Art vs. Entertainment: What’s the Difference?


Despite the fact that I don’t have an objective viewpoint (no one does), and that my opinion is only one, I believe there is such a thing as good and bad art.

Perhaps labelling art as “excellent” or “poor” is too much to ask, or perhaps it feels too limited. That’s alright, I think; I don’t want to push my creative standards on others, and I wouldn’t want it the other way around either. But it’s not acceptable to refer to something as “art” when it isn’t — when it is, in fact, something else.

Entertainment vs. art

If this is the case, we may have a problem, because what many people refer to as “art” isn’t altering us. At most, it entertains us by dulling our senses and distorting our perceptions of reality. But it isn’t the point.

Art is supposed to change things:

  • It catches you off guard.
    It hurts.
    It shifts.

We enjoy ourselves when we are entertained. It doesn’t surprise us; it’s exactly what we expected. That is why we enjoy entertainment: it pampers us.

However, the problem with entertainment is that it does not transform us. And, whether we realise it or not, we are in desperate need of change.

Art, on the other hand, has the ability to transform us. How? It hurts us — it crushes our hearts, makes us cry, and exposes our own flaws.

We are forced to make a decision by art. It alters us by doing exactly what we don’t expect it to accomplish. So, dear artist, the question is:

Are you producing work that is predictable, doesn’t surprise, doesn’t wound, and doesn’t change anything?

So, what exactly are you making? It’s possible that it’s propaganda. It could be a commercial. It could even be amusement. However, it is unlikely to be considered art.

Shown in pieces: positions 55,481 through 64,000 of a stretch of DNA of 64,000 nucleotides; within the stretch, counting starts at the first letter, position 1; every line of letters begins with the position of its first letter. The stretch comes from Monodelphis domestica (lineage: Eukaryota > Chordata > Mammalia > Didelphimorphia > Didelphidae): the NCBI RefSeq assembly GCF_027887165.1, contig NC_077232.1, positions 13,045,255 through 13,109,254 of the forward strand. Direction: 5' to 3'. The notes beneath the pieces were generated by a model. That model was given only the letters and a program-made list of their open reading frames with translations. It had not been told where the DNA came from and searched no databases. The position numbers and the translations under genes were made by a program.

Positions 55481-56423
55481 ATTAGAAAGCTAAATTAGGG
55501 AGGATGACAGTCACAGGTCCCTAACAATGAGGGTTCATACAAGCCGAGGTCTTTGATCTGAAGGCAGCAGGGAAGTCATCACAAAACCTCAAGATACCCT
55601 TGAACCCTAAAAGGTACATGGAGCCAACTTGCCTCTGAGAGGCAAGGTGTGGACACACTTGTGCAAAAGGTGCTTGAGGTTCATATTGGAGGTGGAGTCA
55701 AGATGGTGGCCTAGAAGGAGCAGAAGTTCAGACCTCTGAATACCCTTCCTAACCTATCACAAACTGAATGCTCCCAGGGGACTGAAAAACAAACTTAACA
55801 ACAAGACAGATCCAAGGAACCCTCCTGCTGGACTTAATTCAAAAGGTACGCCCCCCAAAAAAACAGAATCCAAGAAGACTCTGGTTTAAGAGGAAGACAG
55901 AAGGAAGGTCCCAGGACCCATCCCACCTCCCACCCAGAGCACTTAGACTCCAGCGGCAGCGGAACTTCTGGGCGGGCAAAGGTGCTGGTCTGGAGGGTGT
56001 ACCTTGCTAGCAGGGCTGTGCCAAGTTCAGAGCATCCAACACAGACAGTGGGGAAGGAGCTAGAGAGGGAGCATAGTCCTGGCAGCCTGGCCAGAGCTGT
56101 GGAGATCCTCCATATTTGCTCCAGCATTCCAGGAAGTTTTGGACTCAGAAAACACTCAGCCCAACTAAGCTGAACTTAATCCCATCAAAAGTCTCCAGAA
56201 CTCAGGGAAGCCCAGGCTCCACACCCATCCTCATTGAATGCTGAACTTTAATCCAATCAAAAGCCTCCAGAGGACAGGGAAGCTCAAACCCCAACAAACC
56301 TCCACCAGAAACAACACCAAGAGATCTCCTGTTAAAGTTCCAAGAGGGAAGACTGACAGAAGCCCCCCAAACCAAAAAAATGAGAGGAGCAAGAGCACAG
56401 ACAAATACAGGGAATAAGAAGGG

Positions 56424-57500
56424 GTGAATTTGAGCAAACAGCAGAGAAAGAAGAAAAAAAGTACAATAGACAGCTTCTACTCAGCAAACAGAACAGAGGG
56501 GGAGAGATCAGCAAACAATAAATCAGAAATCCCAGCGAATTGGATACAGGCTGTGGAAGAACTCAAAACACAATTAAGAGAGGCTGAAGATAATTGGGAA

My entire life has been spent as an artist. It doesn’t matter if you’re a composer, musician, singer, designer, painter, or dancer. God designed me in such a way that ideas and creativity flow freely through my veins like water through a faucet. “The expression or application of human creative skill and imagination,” I define art as. Typically, it takes the shape of a visual medium such as painting or sculpture, resulting in works that are valued largely for their aesthetic value or emotional power. However, entertainment refers to the act of delivering or receiving pleasure or enjoyment. Many performers, such as oriental dancers, claim to be dance artists, yet their creative skill and imagination are undetectable in their performances. Art is what brings beauty into being, and beauty is what pleases without evoking desire. However, there is no tangible reason why one thing pleases one man but not another. Scientists are unable to decipher the laws of art, and the average person has difficulty distinguishing between the two.

Every work of art causes the recipient to form a bond with the artist, and some people spend a lot of time attempting to figure out exactly what the artist is trying to communicate. If this work appears impossible, the receiver develops a narcissistic characteristic and generates an opinion based on his or her personal life. Art transmits feelings in the same way that words do. Art elicits a feeling that one has previously had and then transmits that feeling to others through the use of shapes, colours, sounds, and motions. Art is not necessarily pleasing to the eye of the beholder, but it is a means of bringing people together in a shared emotion. A sculptor might put four pieces of metal together and call it a marvellous masterpiece and a work of art. Another person may perceive it as a piece of trash that will only be appreciated at a junk yard. As a result, I’ve come to the conclusion that art, in my opinion, comprises a personal style signature, and whether people find that signature insulting or beautiful remains to be seen. If, on the other hand, art is offensive and it captures people’s attention and keeps them wanting more, then offensive can become entertaining and humorous.